Watt, who was apparently inspired by seeing a boiling tea kettle, leveraged the original Newcomen steam engine design to create an efficient, flexible steam engine capable of massively accelerating an industrial revolution, by making the power of steam available to a much broader market of potential customers and for a broad set of applications and uses.
The industrial revolution changed the way that the whole world worked; the steam engine automated many of the processes that were earlier done by hand, and as a consequence, massively decreased production times.
Source: James Watt and the invention of the Steam Engine
The invention of different engines throughout history has had an outsized impact on societies and economies.
Engines take complex technologies that would otherwise be extremely difficult and risky to build into a product and make them safe, easy, and predictable. Engines dramatically alter the economics of an industry, by both dramatically expanding what is practical to build, and improving the quality of the results.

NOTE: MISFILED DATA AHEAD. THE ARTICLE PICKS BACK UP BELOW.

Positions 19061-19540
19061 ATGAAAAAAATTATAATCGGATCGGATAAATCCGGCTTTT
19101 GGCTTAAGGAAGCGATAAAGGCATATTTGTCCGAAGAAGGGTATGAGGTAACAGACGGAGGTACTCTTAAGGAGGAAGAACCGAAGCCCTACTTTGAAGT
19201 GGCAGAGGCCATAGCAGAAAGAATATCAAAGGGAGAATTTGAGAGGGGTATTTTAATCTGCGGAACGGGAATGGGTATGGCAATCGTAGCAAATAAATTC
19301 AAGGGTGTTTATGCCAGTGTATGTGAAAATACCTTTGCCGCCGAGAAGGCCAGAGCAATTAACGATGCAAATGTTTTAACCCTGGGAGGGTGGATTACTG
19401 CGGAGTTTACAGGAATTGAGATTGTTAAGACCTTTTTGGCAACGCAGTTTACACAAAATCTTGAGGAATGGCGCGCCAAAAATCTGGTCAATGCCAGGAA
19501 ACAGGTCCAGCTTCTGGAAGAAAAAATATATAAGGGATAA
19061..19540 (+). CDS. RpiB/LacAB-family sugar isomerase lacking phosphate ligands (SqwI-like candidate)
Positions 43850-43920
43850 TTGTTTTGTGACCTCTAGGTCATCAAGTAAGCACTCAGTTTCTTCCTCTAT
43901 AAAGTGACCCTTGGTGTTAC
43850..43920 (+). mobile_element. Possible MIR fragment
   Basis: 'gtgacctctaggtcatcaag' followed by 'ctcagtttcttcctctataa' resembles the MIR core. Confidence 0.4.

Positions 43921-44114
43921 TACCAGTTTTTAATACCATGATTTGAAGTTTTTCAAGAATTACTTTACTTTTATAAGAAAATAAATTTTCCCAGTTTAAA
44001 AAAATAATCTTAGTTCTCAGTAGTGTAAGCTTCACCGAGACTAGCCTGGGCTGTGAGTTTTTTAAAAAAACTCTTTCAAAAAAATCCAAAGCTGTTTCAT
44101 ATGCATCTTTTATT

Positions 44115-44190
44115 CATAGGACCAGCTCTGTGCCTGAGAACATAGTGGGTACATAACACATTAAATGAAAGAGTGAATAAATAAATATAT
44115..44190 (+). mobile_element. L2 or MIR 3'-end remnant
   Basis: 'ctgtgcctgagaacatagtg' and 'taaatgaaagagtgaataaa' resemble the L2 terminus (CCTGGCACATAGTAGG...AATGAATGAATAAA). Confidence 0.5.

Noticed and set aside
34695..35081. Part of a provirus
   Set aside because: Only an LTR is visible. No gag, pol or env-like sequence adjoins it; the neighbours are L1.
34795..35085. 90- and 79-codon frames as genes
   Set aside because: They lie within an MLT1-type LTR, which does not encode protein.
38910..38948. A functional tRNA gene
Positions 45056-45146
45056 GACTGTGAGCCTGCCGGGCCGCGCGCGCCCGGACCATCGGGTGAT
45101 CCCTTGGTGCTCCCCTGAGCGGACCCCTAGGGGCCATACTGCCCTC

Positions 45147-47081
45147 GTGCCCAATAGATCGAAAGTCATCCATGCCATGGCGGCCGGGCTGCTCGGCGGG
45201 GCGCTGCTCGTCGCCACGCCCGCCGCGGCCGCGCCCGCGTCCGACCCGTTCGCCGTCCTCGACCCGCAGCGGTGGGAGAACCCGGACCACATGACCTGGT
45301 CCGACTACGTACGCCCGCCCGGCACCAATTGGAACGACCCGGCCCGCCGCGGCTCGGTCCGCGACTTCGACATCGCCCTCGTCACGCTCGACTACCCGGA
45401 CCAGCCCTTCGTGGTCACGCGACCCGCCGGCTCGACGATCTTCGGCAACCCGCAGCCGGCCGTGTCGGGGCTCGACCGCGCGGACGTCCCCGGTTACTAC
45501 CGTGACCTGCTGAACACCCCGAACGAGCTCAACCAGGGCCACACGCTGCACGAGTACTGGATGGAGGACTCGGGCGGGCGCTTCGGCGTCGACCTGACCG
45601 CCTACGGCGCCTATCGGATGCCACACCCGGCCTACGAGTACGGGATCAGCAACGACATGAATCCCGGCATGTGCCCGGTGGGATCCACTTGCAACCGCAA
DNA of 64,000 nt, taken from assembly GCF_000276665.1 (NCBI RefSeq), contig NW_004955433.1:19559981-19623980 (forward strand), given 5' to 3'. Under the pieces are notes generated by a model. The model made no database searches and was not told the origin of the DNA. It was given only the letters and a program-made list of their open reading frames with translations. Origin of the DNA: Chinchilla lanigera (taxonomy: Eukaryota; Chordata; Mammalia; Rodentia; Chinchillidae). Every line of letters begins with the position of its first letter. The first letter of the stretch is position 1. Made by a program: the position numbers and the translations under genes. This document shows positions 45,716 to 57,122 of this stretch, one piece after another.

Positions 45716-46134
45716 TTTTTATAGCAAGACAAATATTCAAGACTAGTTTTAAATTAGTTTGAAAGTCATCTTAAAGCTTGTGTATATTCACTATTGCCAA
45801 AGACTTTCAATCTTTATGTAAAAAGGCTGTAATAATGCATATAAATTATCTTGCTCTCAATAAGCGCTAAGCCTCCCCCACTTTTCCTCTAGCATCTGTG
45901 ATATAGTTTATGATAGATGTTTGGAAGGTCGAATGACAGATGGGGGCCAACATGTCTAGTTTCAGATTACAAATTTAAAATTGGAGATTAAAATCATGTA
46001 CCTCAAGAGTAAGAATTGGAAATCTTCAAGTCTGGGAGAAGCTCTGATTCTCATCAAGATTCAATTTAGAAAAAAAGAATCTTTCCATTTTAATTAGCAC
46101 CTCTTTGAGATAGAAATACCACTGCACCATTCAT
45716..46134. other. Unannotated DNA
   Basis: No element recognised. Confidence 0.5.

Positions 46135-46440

The Economics of Game Engines
Much more recently, we’ve seen the “engine-ification” of the game development industry.
Up through the 1990s, game development was slow and cumbersome. Game developers needed to start from scratch, writing complex code just to implement low-level functions like physics and graphics display before they could get to building the game itself.
The result was that games took a long time to develop, often required very specialized expertise, with clunky and unrealistic results.. If you are old enough to remember the early days of Atari, Coleco, Nintendo, and Commodore 64, you’ll understand.